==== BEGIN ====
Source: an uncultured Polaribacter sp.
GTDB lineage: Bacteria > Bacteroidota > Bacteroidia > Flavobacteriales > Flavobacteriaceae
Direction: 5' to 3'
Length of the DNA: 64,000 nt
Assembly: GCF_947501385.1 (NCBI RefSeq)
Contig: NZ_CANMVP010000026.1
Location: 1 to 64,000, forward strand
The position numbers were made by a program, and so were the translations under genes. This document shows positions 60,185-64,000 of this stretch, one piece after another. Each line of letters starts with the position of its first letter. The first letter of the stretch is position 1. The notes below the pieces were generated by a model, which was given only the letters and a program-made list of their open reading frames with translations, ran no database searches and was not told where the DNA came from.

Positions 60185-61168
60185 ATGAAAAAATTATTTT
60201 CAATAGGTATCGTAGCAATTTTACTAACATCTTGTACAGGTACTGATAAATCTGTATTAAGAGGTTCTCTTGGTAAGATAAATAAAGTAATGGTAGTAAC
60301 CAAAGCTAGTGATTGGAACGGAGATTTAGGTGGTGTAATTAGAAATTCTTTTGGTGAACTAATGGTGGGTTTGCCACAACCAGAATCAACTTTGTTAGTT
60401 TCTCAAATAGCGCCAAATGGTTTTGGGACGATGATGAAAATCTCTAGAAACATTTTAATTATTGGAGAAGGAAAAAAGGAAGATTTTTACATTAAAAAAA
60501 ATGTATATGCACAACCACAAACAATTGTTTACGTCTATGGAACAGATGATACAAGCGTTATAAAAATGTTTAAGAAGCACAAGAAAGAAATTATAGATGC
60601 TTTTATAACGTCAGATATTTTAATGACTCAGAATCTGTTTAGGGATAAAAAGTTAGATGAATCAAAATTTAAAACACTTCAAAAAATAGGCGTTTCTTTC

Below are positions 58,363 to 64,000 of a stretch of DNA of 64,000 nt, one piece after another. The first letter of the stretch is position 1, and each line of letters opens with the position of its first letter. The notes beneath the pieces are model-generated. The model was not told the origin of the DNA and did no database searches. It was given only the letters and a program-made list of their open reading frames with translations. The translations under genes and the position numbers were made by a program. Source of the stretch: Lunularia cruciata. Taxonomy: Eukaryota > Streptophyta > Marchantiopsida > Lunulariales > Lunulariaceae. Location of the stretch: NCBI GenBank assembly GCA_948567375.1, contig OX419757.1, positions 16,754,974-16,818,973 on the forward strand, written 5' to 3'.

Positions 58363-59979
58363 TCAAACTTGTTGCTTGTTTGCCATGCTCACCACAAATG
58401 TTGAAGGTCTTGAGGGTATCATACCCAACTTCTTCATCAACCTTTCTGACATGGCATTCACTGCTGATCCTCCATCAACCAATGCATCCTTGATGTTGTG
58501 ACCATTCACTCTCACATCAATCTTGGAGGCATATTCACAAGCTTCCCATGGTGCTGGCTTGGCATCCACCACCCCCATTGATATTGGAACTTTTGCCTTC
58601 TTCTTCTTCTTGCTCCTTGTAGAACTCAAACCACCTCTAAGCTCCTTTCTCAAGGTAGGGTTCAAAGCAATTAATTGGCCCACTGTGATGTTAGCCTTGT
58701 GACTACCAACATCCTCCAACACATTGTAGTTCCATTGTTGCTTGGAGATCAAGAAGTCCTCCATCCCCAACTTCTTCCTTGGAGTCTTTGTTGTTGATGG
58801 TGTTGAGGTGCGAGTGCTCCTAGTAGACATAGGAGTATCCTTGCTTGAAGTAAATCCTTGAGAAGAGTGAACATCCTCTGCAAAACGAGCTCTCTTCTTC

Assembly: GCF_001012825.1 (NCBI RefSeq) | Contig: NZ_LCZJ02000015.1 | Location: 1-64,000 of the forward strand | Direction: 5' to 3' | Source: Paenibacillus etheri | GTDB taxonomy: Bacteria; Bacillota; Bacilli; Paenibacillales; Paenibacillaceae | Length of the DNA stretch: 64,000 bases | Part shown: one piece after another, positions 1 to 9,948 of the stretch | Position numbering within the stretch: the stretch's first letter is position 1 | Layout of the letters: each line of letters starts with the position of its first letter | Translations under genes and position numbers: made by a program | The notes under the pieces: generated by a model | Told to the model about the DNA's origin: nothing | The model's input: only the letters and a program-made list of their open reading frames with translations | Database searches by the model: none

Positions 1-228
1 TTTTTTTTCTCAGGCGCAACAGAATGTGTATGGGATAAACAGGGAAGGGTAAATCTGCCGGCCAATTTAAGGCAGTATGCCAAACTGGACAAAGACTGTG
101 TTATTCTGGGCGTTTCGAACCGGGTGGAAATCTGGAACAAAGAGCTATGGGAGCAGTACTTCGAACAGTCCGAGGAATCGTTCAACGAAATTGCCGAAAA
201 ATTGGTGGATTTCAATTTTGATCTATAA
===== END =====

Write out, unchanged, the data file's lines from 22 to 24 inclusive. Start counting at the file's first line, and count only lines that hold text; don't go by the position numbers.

58701 GACTACCAACATCCTCCAACACATTGTAGTTCCATTGTTGCTTGGAGATCAAGAAGTCCTCCATCCCCAACTTCTTCCTTGGAGTCTTTGTTGTTGATGG
58801 TGTTGAGGTGCGAGTGCTCCTAGTAGACATAGGAGTATCCTTGCTTGAAGTAAATCCTTGAGAAGAGTGAACATCCTCTGCAAAACGAGCTCTCTTCTTC

Assembly: GCF_001012825.1 (NCBI RefSeq) | Contig: NZ_LCZJ02000015.1 | Location: 1-64,000 of the forward strand | Direction: 5' to 3' | Source: Paenibacillus etheri | GTDB taxonomy: Bacteria; Bacillota; Bacilli; Paenibacillales; Paenibacillaceae | Length of the DNA stretch: 64,000 bases | Part shown: one piece after another, positions 1 to 9,948 of the stretch | Position numbering within the stretch: the stretch's first letter is position 1 | Layout of the letters: each line of letters starts with the position of its first letter | Translations under genes and position numbers: made by a program | The notes under the pieces: generated by a model | Told to the model about the DNA's origin: nothing | The model's input: only the letters and a program-made list of their open reading frames with translations | Database searches by the model: none